The health-care ruling has exposed a delicate dance within the Republican Party. Romney does not want to run on the health-care issue. To the extent that he wants to invoke the issue, it’s to flay Obama for having focused on it as a distraction from the economy, not as an ideological crusade against Big Government. But conservative activists want to be sure that, if Romney wins, he will commit his political capital to repealing the Affordable Care Act. Thus their current focus on demanding that Romney pledge to repeal the law (see Avik Roy, Keith Hennessey, Rich Lowry, and David Brooks, among many others).
The interesting thing about these conservatives’ arguments is that they are all committed, to varying degrees, to upholding the pretense that the Republican Party really wants to impose a more technocratically sound version of health-care reform. To be sure, they insist they are advocating a vastly different philosophical vision centered around self-empowerment and free markets and other wonderful things. But all of them say, or imply, that they share the basic goals of the Affordable Care Act, which is to make coverage available to all Americans and to control cost inflation. So, for instance, Lowry argues, “The two central selling points of the law — insuring millions more people and keeping people with pre-existing conditions from getting locked out of insurance — can be addressed with policies that are cheaper and less disruptive (a tax credit for purchase of insurance and high-risk pools, respectively).”
I see two problems with this hopeful scenario, both fatal.
The first is that the mythical Republican reform plan is really hard to pass. Conservatives may think they have a cheaper way to fix the system, but it still costs money. And Republicans have never appropriated any money to cover the uninsured. Indeed, all their plans divert money that already exists to cover people who need health care for other purposes. Conservatives hopefully propose turning the health-care tax deduction into a more progressive tax credit. Great idea! Except the plans put forward by Romney and Paul Ryan plow the savings from eliminating that tax deduction back into lower tax rates. And it leaves no budgetary provision for high-risk pools or any other mechanism to subsidize coverage for the poor and sick.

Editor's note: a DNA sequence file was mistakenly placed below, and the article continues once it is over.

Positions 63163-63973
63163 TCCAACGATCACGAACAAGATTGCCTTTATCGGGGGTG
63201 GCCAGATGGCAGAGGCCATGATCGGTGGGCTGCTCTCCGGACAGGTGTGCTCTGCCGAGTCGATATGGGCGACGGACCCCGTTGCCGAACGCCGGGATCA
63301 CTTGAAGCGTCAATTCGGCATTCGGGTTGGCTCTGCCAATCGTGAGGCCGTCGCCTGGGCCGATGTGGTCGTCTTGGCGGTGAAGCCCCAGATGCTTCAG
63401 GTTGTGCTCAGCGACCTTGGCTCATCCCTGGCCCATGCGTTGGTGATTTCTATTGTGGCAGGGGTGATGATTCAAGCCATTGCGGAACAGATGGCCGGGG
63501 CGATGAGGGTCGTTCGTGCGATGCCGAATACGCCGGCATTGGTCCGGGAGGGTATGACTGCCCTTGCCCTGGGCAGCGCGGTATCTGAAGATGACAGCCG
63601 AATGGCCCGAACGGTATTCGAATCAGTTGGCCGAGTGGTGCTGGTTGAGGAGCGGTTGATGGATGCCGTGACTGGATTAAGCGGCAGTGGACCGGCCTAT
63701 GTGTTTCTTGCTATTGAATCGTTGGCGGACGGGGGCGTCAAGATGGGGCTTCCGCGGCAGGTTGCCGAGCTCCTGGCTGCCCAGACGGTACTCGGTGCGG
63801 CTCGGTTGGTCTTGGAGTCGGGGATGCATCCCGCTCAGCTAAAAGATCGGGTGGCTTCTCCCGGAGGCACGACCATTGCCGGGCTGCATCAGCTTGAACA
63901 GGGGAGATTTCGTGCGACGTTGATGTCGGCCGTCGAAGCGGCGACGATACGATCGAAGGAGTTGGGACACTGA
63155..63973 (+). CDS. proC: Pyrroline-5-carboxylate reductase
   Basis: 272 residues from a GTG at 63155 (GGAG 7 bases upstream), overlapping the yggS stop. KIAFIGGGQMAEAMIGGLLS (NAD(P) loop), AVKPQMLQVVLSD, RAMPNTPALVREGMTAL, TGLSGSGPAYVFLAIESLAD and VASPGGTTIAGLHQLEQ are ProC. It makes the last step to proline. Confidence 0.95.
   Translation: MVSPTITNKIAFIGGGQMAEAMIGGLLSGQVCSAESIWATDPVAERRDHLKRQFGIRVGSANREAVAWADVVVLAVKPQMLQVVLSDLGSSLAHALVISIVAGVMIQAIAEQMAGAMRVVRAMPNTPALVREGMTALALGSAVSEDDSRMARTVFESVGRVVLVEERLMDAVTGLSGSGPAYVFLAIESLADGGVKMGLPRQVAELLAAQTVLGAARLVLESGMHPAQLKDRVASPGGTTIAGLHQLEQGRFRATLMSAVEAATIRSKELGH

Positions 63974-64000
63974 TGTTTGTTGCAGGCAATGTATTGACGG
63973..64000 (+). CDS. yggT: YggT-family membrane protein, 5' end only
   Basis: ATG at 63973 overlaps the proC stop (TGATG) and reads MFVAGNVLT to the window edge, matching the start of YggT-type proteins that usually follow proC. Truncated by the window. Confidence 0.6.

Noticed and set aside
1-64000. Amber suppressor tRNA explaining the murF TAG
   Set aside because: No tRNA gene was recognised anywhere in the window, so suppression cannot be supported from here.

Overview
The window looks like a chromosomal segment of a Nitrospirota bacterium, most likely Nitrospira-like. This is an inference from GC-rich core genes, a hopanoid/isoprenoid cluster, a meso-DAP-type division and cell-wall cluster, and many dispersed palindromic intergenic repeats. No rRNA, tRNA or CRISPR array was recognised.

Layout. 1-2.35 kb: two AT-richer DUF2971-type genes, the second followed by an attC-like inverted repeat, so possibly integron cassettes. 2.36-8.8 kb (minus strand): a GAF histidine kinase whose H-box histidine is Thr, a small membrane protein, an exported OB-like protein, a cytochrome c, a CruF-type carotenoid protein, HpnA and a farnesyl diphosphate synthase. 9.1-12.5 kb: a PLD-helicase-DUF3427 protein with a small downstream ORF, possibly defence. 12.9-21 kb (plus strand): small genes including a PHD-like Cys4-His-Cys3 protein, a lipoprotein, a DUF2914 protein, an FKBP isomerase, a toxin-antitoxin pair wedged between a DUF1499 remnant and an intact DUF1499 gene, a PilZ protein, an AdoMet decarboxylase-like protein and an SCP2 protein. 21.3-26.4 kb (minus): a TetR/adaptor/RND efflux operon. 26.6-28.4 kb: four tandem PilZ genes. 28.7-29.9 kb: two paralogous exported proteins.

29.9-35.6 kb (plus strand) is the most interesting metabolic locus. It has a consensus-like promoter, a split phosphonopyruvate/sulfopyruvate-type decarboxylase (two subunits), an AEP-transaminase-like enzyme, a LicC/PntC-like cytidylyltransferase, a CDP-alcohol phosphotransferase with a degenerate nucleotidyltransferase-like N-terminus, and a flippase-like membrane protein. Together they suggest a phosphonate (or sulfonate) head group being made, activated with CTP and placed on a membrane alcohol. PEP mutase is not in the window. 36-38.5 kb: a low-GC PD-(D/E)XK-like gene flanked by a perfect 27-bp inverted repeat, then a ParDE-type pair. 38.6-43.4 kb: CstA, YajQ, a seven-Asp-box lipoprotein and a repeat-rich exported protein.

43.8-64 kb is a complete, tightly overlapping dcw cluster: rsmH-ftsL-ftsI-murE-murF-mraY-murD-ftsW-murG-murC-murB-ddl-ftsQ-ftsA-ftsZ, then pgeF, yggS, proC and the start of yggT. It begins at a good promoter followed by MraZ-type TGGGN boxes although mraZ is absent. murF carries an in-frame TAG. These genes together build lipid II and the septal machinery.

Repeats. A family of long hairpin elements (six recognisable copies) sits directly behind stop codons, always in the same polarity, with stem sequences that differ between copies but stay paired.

Now, you could suppose that maybe this is all one giant oversight. Republicans failed to craft an alternative plan during the health-care debate, then voted to just straight repeal Obamacare with no replacement, then voted for a budget that just straight repeals Obamacare with no replacement, but when they have power, then they’ll really come up with a plan.
But where is the evidence that they have any desire to do so? Sunday, the two most powerful Republicans in Congress appeared on interview shows and were asked what they plan to do for the uninsured. Mitch McConnell hilariously danced and weaved, admitting that covering the uninsured is “not the issue”:
Paul Ryan, as he is apt to do, offered a much smoother take, couching his position in philosophical abstractions:
What — what Mrs. Kennedy and others were saying is this is new government-granted right. We disagree with the notion that our rights come from government, that the government can now grant us and define our rights.
Those are ours. Those come from nature and God, according to the Declaration of Independence, a huge difference in philosophy.
What this blather actually means is that he does not accept that the government has an obligation to ensure that all Americans have access to health care.
If Republicans really wanted to replace Obamacare with some more “market-friendly” alternative, then there’s a simple way they could go about it. They could promise to repeal the law only if they packaged the repeal with a replacement that did not increase the number of uninsured. But they’ll never do that, because the magic, cheaper free-market alternative does not exist, and the GOP has no interest in diverting resources to cover the poor and sick.
Hennessey, who lays out the most specific vision for repealing Obamacare, asserts, “Repeal and replacement should be separate legislative efforts.” This means, of course, that the actual plan is first to get rid of Obamacare, then pretend to work on a replacement before eventually discovering that it’s expensive and unpopular. Oh well. The only interesting question here on any level is why so many conservatives feel bound to pretend that the Republicans really are going to formulate some other plan to care for the poor and sick.